After nearly three years in special measures, Ofsted says that Croydon’s children’s services department is showing “sustained progress”, and is beginning to operate in a manner that properly serves the borough’s most vulnerable young people. The department’s social workers are having to deal with almost half the casework they had two years ago, though 4 in 10 jobs in the department remain vacant.
Ofsted published their summary letter this morning, two months after their most recent visit, the publication delayed because of pre-election purdah.
The inspectors’ findings – albeit after spending two days looking into a limited part of the children’s services operation in Croydon – will be a real feather in the cap for Robert Henderson, almost a year exactly since he took up the post of executive director at the council.
Henderson took on Croydon’s failing children’s services department which in 2017 was placed into special measures following a damning Ofsted inspectors’ report, exhibiting “widespread and serious failures”, and which left “some children at risk of significant harm”.
Even as recently as August 2018, the Ofsted inspectors found some children left in “neglectful circumstances”, and they were critical of the slow pace of improvements in Croydon’s children’s services.
That does seem to have changed under Henderson and Nick Pendry, who joined the council in January. The latest summary letter is the second in succession to highlight a rapid rate of improvements.
After visiting on October 16 and 17, the seventh monitoring visit since Croydon’s children’s services were rated “inadequate”, they report that, “Concerted and dynamic leadership continues to drive rapid progress in the quality of services for children in Croydon.
“Improvements were evident in almost all areas of practice reviewed during this monitoring visit. Progress over the last eight months has been sustained and is continuing to gain further momentum.”
The inspectors also state that the work of the department’s leadership is driving the progress, and is “reaping considerable rewards, and services for children are consistently improving”.
They state that, “Almost all children receive at least a reasonable level of service, and some practice is strong. Work with, and for, children is increasingly positive and purposeful, and staff are becoming more confident in their practice…”.
It is also noted that Croydon’s senior leaders and managers “are fully aware of the variability that remains in the quality of practice”.
They state: “This includes a group of children and families in receipt of child protection services who previously experienced poor practice, including drift in planning, and who are in need of skilled and purposeful attention. Appropriate action is now being taken to address this.”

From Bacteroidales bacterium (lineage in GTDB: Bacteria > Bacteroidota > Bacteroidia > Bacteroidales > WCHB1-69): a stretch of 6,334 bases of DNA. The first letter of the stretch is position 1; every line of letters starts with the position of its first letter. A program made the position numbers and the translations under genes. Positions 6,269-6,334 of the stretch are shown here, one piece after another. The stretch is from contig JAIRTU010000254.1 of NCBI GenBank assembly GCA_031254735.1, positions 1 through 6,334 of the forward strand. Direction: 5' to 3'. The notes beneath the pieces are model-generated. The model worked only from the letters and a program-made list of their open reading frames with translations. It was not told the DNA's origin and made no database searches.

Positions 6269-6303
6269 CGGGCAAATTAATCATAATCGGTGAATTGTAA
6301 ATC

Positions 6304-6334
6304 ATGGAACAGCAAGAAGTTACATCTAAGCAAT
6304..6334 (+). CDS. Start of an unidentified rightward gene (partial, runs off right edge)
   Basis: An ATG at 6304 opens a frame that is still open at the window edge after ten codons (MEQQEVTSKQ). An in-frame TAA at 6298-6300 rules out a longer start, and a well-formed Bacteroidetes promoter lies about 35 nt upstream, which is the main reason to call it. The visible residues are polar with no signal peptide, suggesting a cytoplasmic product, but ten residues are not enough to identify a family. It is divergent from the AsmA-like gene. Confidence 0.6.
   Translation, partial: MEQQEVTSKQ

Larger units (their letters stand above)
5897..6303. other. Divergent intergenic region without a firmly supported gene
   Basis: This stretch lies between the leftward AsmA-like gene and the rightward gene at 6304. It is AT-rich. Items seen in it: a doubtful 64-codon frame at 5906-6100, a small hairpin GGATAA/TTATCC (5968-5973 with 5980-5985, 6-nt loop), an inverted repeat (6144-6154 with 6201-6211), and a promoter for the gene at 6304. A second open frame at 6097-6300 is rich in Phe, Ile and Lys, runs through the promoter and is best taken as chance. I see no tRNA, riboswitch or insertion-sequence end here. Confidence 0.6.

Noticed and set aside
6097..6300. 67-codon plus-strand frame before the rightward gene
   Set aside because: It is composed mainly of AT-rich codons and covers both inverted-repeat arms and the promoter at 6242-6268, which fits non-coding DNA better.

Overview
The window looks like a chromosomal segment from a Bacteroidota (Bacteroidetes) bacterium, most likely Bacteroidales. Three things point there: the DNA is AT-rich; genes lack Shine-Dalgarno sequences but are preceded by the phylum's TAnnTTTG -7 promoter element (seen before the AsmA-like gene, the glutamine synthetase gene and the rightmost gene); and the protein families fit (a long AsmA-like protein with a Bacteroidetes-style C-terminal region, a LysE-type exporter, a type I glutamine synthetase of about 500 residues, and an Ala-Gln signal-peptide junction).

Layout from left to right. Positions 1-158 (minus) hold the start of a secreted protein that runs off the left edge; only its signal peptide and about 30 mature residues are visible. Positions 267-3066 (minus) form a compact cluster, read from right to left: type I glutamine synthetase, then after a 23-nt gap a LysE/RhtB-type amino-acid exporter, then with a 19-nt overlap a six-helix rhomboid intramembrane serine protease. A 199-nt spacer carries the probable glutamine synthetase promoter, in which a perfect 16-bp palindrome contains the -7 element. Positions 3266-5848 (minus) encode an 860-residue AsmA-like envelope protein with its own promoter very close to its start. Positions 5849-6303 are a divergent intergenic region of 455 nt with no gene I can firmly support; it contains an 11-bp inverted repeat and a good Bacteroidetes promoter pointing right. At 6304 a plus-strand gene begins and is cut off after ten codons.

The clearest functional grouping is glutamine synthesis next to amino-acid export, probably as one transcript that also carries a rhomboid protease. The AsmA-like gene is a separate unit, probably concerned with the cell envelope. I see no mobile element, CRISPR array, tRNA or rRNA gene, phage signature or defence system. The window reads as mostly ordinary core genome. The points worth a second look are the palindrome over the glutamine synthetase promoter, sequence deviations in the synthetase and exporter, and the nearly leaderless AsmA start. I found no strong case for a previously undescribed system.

As with all such Ofsted visits, this focused on certain aspects of the department’s work – children with a child protection plan, and children who have a plan for adoption. The previous visit, which took place in July, looked at services offered to disabled children and those being privately fostered. The findings there, though overall reflecting considerable improvement, noted “children living in private fostering arrangements receive a poor service”.
There were few such negative comments in this latest report, though some long-standing problems – such as with recruitment of social workers – remain. Given that millions of pounds of additional money has been directed to children’s services since 2017, largely to fill social worker jobs many of which had been made redundant under previous cut-backs, for the department to still have a 40 per cent vacancy rate will be of some concern to Henderson and his senior managers.
Having social workers over-burdened with impossibly large amounts of casework was one of the fundamental causes of the previously failing service, and without proper staffing levels that is a situation which could easily recur.
The inspectors state, “Staff report being very happy working for Croydon. They are well supported and now have manageable caseloads. Staff commented very positively on the progress under the current leadership, describing a culture of open communication and a dedication to positive change… The current average caseload in the social work with families service is just over 14, which is below the local authority’s target of 16 for the service. Social workers have the time and space to undertake work with children, and an environment has been created to embed consistently positive work…
“Staff recruitment continues to be a challenge in Croydon, despite the persistent, widespread and creative efforts of the leadership team. The staff vacancy rate is over 40 per cent, and some services, including the social work with families service, have vacancies. However, there are positive signs of progress and a stable, permanent, management team has been established. Agency staff are well supported and caseloads remain manageable.”
Taken together with the previous, generally positive, report, it does seem that real progress is being made. “The overall improvements to compliance, together with signs of strong practice, mean that they can now focus on improving the consistency of the quality of practice for all children,” the inspectors conclude.
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